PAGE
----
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South Africa Wants Diamonds Polished Locally


South Africa's government is intervening in the international diamond market to ensure that uncut stones are polished by local jewelers. The government will soon begin buying 10 percent of the country's raw diamond output to help its domestic cutting industry grow. Terry FitzPatrick reports for VOA News.

South Africa is the world's fourth-biggest diamond mining country, generating $1.4 billion in uncut stones each year. But fewer than 3,000 people work in processing factories, where half the value of finished diamonds is created by cutting and polishing the stones.

It has been especially hard for black cutters to enter the market, even though racial apartheid has ended. That is because most raw diamonds are exported, and those that remain are spoken-for under long-standing contracts with South African mines.

The South African government will soon restrict diamond exports. During a ceremony Monday at Parliament, officials unveiled details of a new state-owned diamond trading house. By law, it will have access to 10 percent of the nation's raw stones.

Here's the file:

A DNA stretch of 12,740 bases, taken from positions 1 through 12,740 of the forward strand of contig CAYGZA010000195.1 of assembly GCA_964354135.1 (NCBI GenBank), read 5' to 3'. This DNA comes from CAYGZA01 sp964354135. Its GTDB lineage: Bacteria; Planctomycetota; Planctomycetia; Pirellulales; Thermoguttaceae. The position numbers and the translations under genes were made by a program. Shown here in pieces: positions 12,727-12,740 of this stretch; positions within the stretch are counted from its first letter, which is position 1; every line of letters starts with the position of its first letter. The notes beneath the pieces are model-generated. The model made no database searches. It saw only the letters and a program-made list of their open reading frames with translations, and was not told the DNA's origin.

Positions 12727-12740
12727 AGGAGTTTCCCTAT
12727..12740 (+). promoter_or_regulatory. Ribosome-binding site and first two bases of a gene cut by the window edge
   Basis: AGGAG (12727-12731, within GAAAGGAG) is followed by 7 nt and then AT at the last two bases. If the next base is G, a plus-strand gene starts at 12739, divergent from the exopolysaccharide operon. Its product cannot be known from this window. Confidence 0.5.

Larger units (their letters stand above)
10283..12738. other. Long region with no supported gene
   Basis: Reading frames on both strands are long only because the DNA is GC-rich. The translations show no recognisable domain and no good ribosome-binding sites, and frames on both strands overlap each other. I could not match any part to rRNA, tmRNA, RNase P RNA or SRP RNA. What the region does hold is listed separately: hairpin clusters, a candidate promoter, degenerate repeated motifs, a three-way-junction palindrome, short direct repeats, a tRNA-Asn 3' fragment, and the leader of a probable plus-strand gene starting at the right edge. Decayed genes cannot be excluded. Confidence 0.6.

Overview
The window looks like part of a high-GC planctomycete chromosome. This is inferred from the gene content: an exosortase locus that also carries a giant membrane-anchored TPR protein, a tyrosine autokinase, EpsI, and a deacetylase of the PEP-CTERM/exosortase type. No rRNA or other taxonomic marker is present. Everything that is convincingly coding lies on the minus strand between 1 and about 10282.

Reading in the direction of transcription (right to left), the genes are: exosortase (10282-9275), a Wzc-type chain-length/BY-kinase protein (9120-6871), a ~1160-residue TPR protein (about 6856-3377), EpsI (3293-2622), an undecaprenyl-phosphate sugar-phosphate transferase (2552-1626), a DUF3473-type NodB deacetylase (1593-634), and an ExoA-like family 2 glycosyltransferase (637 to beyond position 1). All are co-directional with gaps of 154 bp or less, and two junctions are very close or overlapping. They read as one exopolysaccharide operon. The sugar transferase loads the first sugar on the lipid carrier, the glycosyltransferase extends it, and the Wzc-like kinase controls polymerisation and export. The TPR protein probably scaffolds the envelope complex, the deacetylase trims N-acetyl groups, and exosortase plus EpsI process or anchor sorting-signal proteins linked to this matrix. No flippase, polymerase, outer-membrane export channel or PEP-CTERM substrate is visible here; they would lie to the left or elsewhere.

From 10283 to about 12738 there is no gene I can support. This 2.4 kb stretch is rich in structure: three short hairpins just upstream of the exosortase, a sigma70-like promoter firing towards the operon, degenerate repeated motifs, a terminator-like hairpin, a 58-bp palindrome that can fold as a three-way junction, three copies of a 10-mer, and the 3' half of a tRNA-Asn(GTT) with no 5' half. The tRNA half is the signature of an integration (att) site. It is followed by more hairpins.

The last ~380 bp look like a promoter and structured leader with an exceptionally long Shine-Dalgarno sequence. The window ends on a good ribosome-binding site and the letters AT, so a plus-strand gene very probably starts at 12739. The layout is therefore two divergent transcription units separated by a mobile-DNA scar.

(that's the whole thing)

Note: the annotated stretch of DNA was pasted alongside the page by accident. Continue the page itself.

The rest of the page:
Minerals and Energy Minister Buyelwa Sonjica says the government will sell these diamonds to small and medium sized jewelers, to keep the profits from polishing at home.

"This is going to make beneficiation a reality in South Africa because there will be minerals that are available," said Sonjica. "It is quite exciting, the process of making diamonds accessible to people who did not necessarily participate in this area."

The world's biggest diamond company, South-Africa based DeBeers, will donate equipment, offices and personnel to get the government trading facility running by January 1. DeBeers initially opposed diamond-export restrictions, but Director Barend Petersen says his company is happy to promote racial diversification.

"This is a great day in the history of the diamond industry in South Africa," said Petersen. "DeBeers are fully supportive to transformation. It is another step on a journey. We believe that this is a good day for the country, for the economy, and generally for cooperation."

South Africa will buy up to $140 million in uncut stones each year, and sell them to local jewelers at market price. The government says this will ensure a stable supply of raw diamonds, and talks are underway about government loans so that small factories can buy the stones.

If the state trading house is successful, Minister Sonjica says it will set an example for South Africa's other big mineral exports like gold, platinum and uranium.

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